On March 15, 2021, about two months into his tenure, Travis County District Attorney Jose Garza (D) issued a secret standing order regarding the handling of felony cases in the county. It went into effect immediately.
This is Garza’s secret order.
Garza’s standing order opens with “In the interest of justice and fairness for all persons arrested for felony crimes,” never mentioning crime victims. In fact, the secret order fails to mention victims of crime even one time. It is solely focused on the DA’s power to decline to prosecute arrestees, and what it demands the Travis County Sheriff’s Office should then do when Garza’s office declines prosecution.
“The Travis County District Attorney’s Office will review probable cause affidavits for felony charges brought to the CBF (Central Booking Facility) by arresting agencies in Travis County,” the order says, further saying that after its review of those felony charges, “if the Assistant District Attorney determines, in their discretion, to reject the charge(s) listed in the affidavit…the Assistant District Attorney will provide notice of rejection to the Travis County Sheriff’s Office personnel.” The order then demands that the Travis County Sheriff’s Office release the arrestee. “This order functions as a release card in all cases where the prosecutor has submitted their rejection of the charges,” it says.
The order makes no mention of lesser included charges, which can be lesser felony, misdemeanor, or other charges, and are often determined to be viable in cases even when the initial felony charge may not apply after review or investigation.
I spoke with Charley Wilkison, executive director of the Combined Law Enforcement Associations of Texas (CLEAT), about this Tuesday morning. The easy-going Wilkison was livid about the order and told me that law enforcement officers have already seen its effects. They are seeing suspects they take in on felony charges released so quickly, per Garza’s order, that they are back on the streets before officers even return to their precincts. This indicates the DA office’s review may not be very thorough. He noted that homicides are up more than 50%. Northwest Austin suffered yet another fatal shooting Monday night, pushing homicides up near 50 for the year.
DA Garza’s tenure has already come under scrutiny multiple times since he took office in January 2021. Crime is skyrocketing on his watch, while he has openly prioritized prosecuting cops on cold cases that have already been investigated. He has set up a catch and release system that put an 8-time felon back on the streets, where he perpetrated a 10-day armed robbery spree and led law enforcement on a chase from just outside Houston into Austin. More recently, an assistant prosecutor quit the office, claiming Assistant District Attorney Trudy Strassburger ordered her to delete evidence from case files. The Austin Police Association has called for an investigation into this disturbing case. If the name in that case rings a bell, Strassburger is the same assistant district attorney who solicited for lawyers who want to prosecute police officers to apply for work with the Travis County DA’s office. The Travis County district attorney’s priorities are more than clear with Garza at the helm: ignore crime victims, hastily release felons and accused felons, and prosecute police officers.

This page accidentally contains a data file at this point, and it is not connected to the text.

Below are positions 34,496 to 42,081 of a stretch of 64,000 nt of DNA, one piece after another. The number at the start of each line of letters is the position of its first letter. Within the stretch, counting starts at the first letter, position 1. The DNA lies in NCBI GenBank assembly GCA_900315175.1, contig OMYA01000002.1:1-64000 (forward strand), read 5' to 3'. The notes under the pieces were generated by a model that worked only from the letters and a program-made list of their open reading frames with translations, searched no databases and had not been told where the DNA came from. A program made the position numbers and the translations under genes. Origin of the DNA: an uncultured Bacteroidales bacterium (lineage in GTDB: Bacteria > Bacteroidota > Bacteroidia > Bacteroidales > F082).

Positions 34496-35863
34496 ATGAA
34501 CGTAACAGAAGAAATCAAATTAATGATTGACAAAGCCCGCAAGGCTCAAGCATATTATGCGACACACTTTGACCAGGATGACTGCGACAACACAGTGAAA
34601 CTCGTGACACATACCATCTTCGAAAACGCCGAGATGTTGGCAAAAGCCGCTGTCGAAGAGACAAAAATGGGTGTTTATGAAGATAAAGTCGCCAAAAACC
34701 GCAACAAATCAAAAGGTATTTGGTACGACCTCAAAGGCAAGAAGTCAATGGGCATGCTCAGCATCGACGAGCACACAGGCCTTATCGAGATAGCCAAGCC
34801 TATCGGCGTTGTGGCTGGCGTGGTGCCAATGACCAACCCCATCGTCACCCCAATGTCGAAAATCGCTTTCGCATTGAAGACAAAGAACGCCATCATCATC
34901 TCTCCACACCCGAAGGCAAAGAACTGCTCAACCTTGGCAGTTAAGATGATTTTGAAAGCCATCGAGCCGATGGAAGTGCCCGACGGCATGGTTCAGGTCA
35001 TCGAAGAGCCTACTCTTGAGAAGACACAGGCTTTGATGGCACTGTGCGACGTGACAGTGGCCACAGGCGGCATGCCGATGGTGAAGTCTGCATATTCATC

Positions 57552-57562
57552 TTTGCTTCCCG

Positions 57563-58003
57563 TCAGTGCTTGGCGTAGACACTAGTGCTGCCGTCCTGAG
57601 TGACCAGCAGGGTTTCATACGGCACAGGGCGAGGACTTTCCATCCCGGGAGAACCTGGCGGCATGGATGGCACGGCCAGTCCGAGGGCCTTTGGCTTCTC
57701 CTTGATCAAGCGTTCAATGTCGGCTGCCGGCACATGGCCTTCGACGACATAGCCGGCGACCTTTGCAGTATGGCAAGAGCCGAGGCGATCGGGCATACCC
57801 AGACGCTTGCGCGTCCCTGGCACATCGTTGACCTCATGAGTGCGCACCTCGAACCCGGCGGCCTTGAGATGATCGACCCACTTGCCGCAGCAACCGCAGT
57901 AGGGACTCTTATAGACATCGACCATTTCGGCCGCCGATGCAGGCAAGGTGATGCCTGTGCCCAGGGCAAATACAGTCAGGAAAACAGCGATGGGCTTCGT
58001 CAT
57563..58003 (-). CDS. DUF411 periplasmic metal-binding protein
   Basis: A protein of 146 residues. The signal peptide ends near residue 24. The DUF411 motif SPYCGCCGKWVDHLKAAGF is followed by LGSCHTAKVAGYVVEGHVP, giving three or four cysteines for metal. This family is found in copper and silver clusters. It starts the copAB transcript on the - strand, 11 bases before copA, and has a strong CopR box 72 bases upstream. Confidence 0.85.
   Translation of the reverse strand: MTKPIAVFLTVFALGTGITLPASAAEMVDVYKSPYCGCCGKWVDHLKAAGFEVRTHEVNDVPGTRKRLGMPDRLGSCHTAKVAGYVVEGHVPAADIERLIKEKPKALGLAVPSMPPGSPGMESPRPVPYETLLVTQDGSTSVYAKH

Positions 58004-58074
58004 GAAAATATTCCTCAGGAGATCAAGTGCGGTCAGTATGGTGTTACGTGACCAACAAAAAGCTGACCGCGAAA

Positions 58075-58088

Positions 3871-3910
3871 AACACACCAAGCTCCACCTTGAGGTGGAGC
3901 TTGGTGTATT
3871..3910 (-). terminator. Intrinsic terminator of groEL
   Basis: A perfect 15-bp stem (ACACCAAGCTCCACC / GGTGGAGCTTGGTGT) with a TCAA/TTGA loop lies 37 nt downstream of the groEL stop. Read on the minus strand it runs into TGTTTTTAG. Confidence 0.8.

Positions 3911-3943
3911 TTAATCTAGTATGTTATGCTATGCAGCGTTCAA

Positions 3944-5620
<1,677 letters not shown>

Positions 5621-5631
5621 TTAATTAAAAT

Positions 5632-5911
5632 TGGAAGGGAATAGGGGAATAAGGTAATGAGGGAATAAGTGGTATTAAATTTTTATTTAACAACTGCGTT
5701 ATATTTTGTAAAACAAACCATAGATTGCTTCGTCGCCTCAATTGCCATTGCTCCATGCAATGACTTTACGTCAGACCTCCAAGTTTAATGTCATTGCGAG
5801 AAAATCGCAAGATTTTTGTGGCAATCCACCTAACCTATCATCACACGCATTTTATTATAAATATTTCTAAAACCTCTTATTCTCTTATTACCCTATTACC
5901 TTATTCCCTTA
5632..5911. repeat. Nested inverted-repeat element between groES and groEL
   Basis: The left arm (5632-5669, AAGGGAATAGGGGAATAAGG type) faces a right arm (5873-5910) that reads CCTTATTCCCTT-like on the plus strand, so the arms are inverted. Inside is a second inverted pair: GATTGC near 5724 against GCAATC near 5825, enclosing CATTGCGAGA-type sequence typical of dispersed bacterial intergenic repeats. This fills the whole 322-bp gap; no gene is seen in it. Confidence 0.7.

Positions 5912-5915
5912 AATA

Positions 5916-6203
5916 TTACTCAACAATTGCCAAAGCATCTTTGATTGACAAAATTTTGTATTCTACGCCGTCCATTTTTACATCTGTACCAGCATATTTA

In a press release on the secret order, Wilkison, a lifelong Democrat who worked with numerous Texas Democrat officeholders across a career spanning more than 30 years, blasts fellow Democrat Garza.
“Jose Garza has misused his official position of elected office. Taxpayers are unknowingly funding his whimsical journey of reimagining a Texas with criminals roaming the neighborhoods magically rehabilitating themselves and morphing from home invaders, armed robbers, drug offenders, and mass shooters,” he said.
The release notes how Garza’s order circumvents the usual process:
Prior to DA Jose Garza taking office, the common protocol was for an assistant district attorney, if available, to review an affidavit for sufficient probable cause, and reject only based on insufficient probable cause. The arrested person would later face a magistrate, where again, the affidavit would be reviewed for probable cause and bond would be set. This order allows for the arrestee to be released without being magistrate and regardless of sufficient probable cause that they did commit the felony offense.
Wilkison adds, “Jose Garza has unhitched himself from the two touchstones required to be an ethical prosecutor. In his current political dream state, he no longer needs facts or the law. The public’s safety is endangered.”
Wilkison also told me CLEAT obtained the document after hearing about it from law enforcement officers and discussed it with a candidate for Texas attorney general.
“Eva Guzman,” he said. “She said she believes it’s unconstitutional.”
Eva Guzman was until recently a conservative Republican justice elected to serve on the Texas Supreme Court. She earned the most votes of any officeholder in Texas history more than once during her Supreme career. She resigned that seat and announced her run for Texas attorney general in June. The wife of a retired Houston police officer, Guzman is running on a platform of returning the rule of law to cities that have defunded police — as Austin did in August 2020 — and pushing back against the Biden administration’s executive orders, power grabs, and border chaos. She reportedly raised about $1 million in her first ten days of campaigning.
Behind the scenes, Guzman is also apparently providing leadership to restore common sense back to criminal justice in Texas.